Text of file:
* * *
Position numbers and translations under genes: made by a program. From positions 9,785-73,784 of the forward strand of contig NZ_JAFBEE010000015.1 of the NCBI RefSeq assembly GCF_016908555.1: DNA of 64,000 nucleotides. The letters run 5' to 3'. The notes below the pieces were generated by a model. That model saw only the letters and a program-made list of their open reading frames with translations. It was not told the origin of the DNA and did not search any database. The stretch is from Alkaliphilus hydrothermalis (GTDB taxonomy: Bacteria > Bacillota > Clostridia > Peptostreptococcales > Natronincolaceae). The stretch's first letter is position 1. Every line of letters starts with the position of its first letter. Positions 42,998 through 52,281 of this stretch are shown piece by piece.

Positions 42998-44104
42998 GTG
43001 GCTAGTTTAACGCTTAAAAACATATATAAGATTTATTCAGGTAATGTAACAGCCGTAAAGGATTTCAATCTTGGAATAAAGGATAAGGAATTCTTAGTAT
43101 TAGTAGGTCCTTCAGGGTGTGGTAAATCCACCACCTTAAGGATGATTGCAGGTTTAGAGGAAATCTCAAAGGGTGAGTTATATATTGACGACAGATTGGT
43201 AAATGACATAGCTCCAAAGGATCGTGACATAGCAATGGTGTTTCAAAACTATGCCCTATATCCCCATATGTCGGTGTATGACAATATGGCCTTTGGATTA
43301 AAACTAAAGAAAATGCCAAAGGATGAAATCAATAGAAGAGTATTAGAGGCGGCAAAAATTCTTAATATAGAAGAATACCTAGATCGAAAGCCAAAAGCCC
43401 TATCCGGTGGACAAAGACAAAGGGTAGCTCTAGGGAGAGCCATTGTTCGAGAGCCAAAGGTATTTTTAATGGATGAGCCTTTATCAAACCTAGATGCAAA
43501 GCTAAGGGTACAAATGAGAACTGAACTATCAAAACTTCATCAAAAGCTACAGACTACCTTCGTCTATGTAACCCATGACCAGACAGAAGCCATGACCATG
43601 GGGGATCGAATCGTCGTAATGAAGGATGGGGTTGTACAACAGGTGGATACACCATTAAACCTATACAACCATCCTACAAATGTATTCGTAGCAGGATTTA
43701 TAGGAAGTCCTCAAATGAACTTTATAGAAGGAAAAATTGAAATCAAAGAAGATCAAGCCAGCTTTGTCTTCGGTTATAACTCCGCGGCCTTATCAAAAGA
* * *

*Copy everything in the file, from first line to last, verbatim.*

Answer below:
Position numbers and translations under genes: made by a program. From positions 9,785-73,784 of the forward strand of contig NZ_JAFBEE010000015.1 of the NCBI RefSeq assembly GCF_016908555.1: DNA of 64,000 nucleotides. The letters run 5' to 3'. The notes below the pieces were generated by a model. That model saw only the letters and a program-made list of their open reading frames with translations. It was not told the origin of the DNA and did not search any database. The stretch is from Alkaliphilus hydrothermalis (GTDB taxonomy: Bacteria > Bacillota > Clostridia > Peptostreptococcales > Natronincolaceae). The stretch's first letter is position 1. Every line of letters starts with the position of its first letter. Positions 42,998 through 52,281 of this stretch are shown piece by piece.

Positions 42998-44104
42998 GTG
43001 GCTAGTTTAACGCTTAAAAACATATATAAGATTTATTCAGGTAATGTAACAGCCGTAAAGGATTTCAATCTTGGAATAAAGGATAAGGAATTCTTAGTAT
43101 TAGTAGGTCCTTCAGGGTGTGGTAAATCCACCACCTTAAGGATGATTGCAGGTTTAGAGGAAATCTCAAAGGGTGAGTTATATATTGACGACAGATTGGT
43201 AAATGACATAGCTCCAAAGGATCGTGACATAGCAATGGTGTTTCAAAACTATGCCCTATATCCCCATATGTCGGTGTATGACAATATGGCCTTTGGATTA
43301 AAACTAAAGAAAATGCCAAAGGATGAAATCAATAGAAGAGTATTAGAGGCGGCAAAAATTCTTAATATAGAAGAATACCTAGATCGAAAGCCAAAAGCCC
43401 TATCCGGTGGACAAAGACAAAGGGTAGCTCTAGGGAGAGCCATTGTTCGAGAGCCAAAGGTATTTTTAATGGATGAGCCTTTATCAAACCTAGATGCAAA
43501 GCTAAGGGTACAAATGAGAACTGAACTATCAAAACTTCATCAAAAGCTACAGACTACCTTCGTCTATGTAACCCATGACCAGACAGAAGCCATGACCATG
43601 GGGGATCGAATCGTCGTAATGAAGGATGGGGTTGTACAACAGGTGGATACACCATTAAACCTATACAACCATCCTACAAATGTATTCGTAGCAGGATTTA
43701 TAGGAAGTCCTCAAATGAACTTTATAGAAGGAAAAATTGAAATCAAAGAAGATCAAGCCAGCTTTGTCTTCGGTTATAACTCCGCGGCCTTATCAAAAGA